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The Connection between a Clean Home and High Self-Esteem

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icon-cleaningAggie MacKenzie is a British expert on housekeeping – although not in the traditional sense. She focuses on the connection for adults between self-esteem and a clean home, as well as how that affects children’s sense of security. At a recent conference, Sustainable Living: Professional Approaches to Housework, she partnered with the Home Renaissance Foundation to kickstart a return to the “culture of home” that recent generations seem to have lost.

Don’t mistake MacKenzie for a British Stepford wife or a “bougie” reincarnation of housewives of the ’50s and ’60s. She’s adamant that obsession over housework is never a good thing, but a tidy and clean home should be a given in any household. Originally from Scotland, she grew up with strict ideas about housework. She remembers being afraid of being judged if her home wasn’t in tip-top shape, and today recommends a balanced (albeit clean) home environment.

The dark side of housekeeping

When thinking about TV shows like Hoarders, MacKenzie ticks off common issues: chronic coughing, skin infections, and in general, germs festering everywhere. The people who live in these homes develop an immunity, but it’s very dangerous for visitors. MacKenzie has often gone to this type of home to clean, and worn a mask, only to find herself on antibiotics afterwards. However, she learned something important from these efforts: A home embodies a person’s psychological mindset.

Many times, these people were deprived as a child and believed that was what they deserved. In other words, they had seriously low self-esteem. Of course, not everyone was deprived as a child; sometimes adult issues started the downward spiral, like bankruptcy, job loss, or the death of a loved one. Those unfortunates made their outer surroundings reflect what was happening inside.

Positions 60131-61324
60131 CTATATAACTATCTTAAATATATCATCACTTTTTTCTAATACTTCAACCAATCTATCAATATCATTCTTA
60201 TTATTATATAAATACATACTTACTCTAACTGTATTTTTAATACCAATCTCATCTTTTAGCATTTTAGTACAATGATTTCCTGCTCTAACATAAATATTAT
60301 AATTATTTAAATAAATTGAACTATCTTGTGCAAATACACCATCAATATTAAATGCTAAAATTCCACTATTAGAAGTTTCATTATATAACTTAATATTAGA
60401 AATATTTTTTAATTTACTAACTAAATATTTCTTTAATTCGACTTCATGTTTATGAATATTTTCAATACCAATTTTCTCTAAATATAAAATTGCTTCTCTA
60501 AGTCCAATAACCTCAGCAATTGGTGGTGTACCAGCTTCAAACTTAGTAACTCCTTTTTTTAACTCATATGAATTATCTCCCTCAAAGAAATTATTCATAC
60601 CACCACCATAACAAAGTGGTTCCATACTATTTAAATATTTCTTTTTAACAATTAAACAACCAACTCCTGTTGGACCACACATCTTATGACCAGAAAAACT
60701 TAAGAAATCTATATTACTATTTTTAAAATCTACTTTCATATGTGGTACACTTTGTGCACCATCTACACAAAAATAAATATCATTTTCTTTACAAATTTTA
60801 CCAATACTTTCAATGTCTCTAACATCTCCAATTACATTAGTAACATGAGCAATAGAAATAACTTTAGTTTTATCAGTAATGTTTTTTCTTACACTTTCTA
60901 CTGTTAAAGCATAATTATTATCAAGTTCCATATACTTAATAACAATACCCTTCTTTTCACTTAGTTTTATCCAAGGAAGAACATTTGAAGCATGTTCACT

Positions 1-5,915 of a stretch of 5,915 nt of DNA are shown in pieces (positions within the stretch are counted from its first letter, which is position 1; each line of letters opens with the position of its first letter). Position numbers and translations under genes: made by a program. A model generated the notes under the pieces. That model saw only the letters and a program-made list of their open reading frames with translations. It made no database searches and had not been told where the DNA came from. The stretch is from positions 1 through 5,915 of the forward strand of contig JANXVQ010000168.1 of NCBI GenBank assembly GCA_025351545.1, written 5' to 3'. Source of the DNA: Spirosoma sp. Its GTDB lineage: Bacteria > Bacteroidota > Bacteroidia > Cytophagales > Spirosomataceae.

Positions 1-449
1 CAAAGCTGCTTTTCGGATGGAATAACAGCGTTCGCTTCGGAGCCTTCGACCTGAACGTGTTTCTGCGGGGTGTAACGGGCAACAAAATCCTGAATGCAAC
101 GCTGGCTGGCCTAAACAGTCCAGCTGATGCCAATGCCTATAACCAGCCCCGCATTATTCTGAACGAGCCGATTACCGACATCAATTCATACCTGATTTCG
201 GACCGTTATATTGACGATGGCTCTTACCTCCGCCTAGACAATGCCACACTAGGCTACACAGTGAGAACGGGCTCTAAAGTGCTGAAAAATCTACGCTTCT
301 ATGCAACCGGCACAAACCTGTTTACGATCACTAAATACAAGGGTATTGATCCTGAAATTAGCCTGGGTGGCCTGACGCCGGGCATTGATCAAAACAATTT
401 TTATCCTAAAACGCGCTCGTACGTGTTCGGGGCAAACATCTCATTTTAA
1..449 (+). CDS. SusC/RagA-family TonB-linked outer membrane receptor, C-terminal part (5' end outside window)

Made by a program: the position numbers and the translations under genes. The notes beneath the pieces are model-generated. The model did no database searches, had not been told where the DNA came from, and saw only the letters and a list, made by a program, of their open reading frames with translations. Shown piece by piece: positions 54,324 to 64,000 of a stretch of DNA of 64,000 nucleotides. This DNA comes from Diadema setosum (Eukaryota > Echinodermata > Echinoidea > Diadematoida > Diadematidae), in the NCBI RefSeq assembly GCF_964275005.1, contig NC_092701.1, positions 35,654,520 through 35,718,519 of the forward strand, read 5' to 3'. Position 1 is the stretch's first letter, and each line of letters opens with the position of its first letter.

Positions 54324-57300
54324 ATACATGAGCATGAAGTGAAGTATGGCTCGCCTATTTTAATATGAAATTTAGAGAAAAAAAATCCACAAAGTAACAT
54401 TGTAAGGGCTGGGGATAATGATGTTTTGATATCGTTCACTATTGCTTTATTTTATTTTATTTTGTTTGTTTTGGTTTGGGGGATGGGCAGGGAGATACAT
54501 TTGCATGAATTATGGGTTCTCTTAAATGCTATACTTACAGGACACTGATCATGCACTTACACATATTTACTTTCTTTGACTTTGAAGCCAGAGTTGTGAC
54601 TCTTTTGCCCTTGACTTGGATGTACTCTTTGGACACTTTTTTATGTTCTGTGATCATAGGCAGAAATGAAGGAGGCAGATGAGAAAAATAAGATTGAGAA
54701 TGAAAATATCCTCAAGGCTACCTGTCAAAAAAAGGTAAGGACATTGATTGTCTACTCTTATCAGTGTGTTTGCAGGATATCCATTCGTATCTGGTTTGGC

No one’s immune

Mackenzie says that even when people hate their circumstances, it gets so bad that they feel hopeless, that they can’t escape; that’s where she and her crew step in. She’s also quick to point out that nobody is immune. Men and women, the middle class and lower class, and even people who look well groomed when they leave the house, may have a disaster at home. Mackenzie believes this is a relatively new phenomenon, and that more people “let their homes go” than they did 50 years ago.

According to MacKenzie, now that many women have full-time jobs, they depend on cleaners to care for their home. This means children aren’t taught how to keep house. This starts a vicious cycle, so even though children thrive on order, when left to their own devices they can’t typically self-teach pride in a home and cleaning skills. Insecurity builds in children when a home isn’t clean: they feel cut off from their peers and might even try to stay at a friend’s house as much as possible.

How to prevent a disaster

Mackenzie recommends everyone take pride in performing home chores, and encourages socializing in the home. It’s the heart of family life, but it requires work. Getting organized is often easier said than done, however, even for those who wouldn’t qualify as one of MacKenzie’s clients. Start tackling one room at a time, donate or throw away what isn’t used, and remember that a Zen space links directly to a happier inner state.

One way to get organized is by using storage, but you don’t have to commute to a distant facility. That wastes time and gas, so consider a company that delivers storage units to you. Your family can take their time packing up items for storage, and the company will re-deliver the unit when you need it.

It’s the perfect solution for those with a busy life.

About Jenna Cyprus

Jenna is a freelance writer who loves the outdoors; especially camping while relaxing with her family.